It’s a very small effect. After traveling billions of miles, the trajectory of a spacecraft like Pioneer 10 would deviate only about 1.5 meters due to the influence of dark matter, NASA explained. Yet… the space is vast. And our outgoing spacecraft will eventually travel billions of miles.

The attraction of dark matter beyond Pluto

Belbruno and Green calculated that Earth craft would feel the pull of dark matter about 30,000 astronomical units (AU) from the sun. That’s 30,000 times the Earth-Sun distance. It’s way beyond Pluto, but still inside the Oort cloud, which extends out to 100,000 astronomical units. So that would have big implications. NASA explained:

This means that the gravity of dark matter could have played a role in the trajectory of objects like ‘Oumuamua, the comet or the cigar-shaped asteroid that came from another star system and passed through the inner solar system. in 2017. Its unusually fast speed could be explained by the gravity of dark matter pushing it along for millions of years, the authors say.

If there’s a giant planet in the far reaches of the solar system — a hypothetical object called Planet 9 or Planet X that scientists have been searching for in recent years — dark matter would also influence its orbit. If this planet exists, dark matter might even push it away from the area where scientists are currently looking for it, write Green and Belbruno. Dark matter may also have caused some of the Oort Cloud’s comets to escape the Sun’s orbit altogether.

Could we measure the attraction of dark matter in our solar system?

These scientists believe that – to measure the effects of dark matter in our solar system – a future spacecraft would not necessarily have to travel 30,000 AU. But he would have to carry the right equipment. At a distance of 100 AU, they said, a future spacecraft could help astronomers measure the influence of dark matter in the following ways:

Specifically, a spacecraft equipped with radioisotope power, a technology that allowed Pioneer 10 and 11, the Voyagers and New Horizon to fly very far from the sun, may be able to make this measurement. Such a spaceship could carry a reflective ball and drop it an appropriate distance. The bullet would only feel galactic forces [combined gravitational force from both dark and ordinary matter]. During this time, the spacecraft would experience a thermal strength of the decaying radioactive element in its power system, in addition to galactic forces.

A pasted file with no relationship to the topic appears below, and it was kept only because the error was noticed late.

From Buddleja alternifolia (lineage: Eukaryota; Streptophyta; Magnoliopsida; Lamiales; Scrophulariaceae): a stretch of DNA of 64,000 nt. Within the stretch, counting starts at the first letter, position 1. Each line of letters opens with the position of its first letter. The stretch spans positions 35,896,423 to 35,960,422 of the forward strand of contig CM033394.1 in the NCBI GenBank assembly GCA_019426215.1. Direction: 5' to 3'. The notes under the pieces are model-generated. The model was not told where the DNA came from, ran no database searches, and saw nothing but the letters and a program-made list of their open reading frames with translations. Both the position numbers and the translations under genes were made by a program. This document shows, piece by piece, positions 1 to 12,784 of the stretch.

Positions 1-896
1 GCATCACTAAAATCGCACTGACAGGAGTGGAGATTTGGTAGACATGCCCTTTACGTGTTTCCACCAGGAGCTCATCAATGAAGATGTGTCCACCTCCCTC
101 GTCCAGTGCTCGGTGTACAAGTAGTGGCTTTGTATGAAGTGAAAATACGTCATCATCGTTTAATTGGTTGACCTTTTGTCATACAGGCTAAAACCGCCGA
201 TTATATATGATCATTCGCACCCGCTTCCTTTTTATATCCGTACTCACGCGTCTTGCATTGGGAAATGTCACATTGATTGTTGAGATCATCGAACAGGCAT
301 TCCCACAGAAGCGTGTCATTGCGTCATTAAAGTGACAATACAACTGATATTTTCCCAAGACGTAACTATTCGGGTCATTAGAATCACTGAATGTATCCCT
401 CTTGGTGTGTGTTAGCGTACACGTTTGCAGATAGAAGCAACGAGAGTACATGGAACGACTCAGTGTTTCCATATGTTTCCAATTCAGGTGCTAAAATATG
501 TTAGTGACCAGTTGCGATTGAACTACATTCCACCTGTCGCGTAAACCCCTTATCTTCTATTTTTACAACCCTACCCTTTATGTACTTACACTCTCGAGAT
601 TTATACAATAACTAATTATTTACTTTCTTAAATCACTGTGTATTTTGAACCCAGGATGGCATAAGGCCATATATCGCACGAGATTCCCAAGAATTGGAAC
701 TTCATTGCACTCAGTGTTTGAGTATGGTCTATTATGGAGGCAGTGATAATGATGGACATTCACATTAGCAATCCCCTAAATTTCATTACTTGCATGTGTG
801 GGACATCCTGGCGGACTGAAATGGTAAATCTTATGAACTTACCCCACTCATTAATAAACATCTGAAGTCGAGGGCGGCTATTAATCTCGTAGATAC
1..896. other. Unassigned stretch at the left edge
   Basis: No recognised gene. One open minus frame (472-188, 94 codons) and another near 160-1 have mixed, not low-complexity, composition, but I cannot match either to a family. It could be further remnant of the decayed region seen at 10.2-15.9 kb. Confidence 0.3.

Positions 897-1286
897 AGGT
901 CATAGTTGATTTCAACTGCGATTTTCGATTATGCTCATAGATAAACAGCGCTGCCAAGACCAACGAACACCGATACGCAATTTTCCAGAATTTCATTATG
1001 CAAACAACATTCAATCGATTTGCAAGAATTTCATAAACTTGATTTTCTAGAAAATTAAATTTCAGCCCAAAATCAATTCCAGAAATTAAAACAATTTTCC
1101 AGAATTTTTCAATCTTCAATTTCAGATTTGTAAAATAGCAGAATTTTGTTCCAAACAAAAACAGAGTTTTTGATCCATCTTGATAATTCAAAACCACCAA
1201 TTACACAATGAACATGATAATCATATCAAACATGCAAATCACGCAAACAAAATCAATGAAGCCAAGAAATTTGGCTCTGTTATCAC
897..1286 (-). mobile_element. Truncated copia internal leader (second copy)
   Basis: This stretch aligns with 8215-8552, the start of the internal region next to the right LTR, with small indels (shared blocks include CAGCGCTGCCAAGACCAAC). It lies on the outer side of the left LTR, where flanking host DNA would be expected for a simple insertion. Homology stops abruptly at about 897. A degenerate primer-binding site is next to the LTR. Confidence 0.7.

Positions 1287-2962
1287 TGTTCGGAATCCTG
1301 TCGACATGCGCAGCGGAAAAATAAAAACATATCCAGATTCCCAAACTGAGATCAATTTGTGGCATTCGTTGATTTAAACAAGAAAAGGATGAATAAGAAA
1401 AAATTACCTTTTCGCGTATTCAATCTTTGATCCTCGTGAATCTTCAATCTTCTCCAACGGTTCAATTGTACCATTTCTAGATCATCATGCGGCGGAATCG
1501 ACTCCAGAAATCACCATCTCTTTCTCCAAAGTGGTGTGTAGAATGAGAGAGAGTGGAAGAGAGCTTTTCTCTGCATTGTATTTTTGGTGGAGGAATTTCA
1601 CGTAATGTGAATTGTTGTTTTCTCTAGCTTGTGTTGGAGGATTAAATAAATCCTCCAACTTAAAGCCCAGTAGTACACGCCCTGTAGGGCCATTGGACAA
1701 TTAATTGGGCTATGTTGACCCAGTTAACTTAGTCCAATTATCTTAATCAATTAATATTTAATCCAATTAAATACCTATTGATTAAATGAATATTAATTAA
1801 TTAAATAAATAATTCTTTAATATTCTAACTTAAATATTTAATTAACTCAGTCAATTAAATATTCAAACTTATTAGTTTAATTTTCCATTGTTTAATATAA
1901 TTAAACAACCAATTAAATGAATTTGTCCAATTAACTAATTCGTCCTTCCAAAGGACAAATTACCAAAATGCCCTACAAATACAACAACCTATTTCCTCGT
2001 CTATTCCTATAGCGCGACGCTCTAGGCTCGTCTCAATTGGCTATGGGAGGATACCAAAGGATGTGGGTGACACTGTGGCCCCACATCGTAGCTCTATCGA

By subtracting the thermal force, the researchers could then examine how the galactic force relates to deviations from the respective trajectories of the bullet and the spacecraft. These deviations would be measured with a laser when the two objects fly parallel to each other.

Interstellar probe mission

A proposed NASA mission called Interstellar probe might be able to do that. This 50-year one-way mission into the depths of space is currently being studied by the Johns Hopkins Applied Physics Laboratory. Its goal is to travel about 500 AU from the sun – 500 times the Earth-Sun distance – to explore the space between the stars. Can we equip this mission with a “reflecting ball”, as described above? I vote yes!

Learn more from NASA about measuring dark matter in our solar system

5 spaceships leaving the solar system.
See bigger. | These 5 man-made spaceships are currently leaving the solar system. Picture via Nasa.

Conclusion: Science is about measuring things. And, according to modern astronomers, dark matter permeates our solar system. Can we find a way to measure it? Two scientists say yes and propose a mechanism.

Source: Leaving the solar system, dark matter makes the difference

Via NASA

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British astronomy professor shares his thoughts on the new Webb Space Telescope https://sinia-planeta.com/british-astronomy-professor-shares-his-thoughts-on-the-new-webb-space-telescope/ Wed, 09 Feb 2022 09:00:30 +0000 https://sinia-planeta.com/british-astronomy-professor-shares-his-thoughts-on-the-new-webb-space-telescope/ LEXINGTON, Kentucky (February 9, 2022) — Less than two months ago, NASA, in coordination with the European Space Agency and the Canadian Space Agency, launched the James Webb Space Telescope – the largest telescope ever built – on its 1.6 million miles away from Earth. The project lasts almost 30 years and is specifically designed […]]]>

LEXINGTON, Kentucky (February 9, 2022) — Less than two months ago, NASA, in coordination with the European Space Agency and the Canadian Space Agency, launched the James Webb Space Telescope – the largest telescope ever built – on its 1.6 million miles away from Earth. The project lasts almost 30 years and is specifically designed to see some of the first stars and galaxies that formed in the universe.

Since its launch, the space agency has worked, from Earth, to get the telescope unfolded, aligned and powered up – a very meticulous process that continues to see success after success. Just this week, the telescope detected its first photons from a distant star.

To find out more about this historic breakthrough in space exploration, UKNow caught up with Gary Ferland, Professor of Physics and Astronomy at the UK College of Arts and Sciences. Ferland shared his thoughts on the new observatory, how the UK will be involved and what it means to help humanity discover its place in the universe.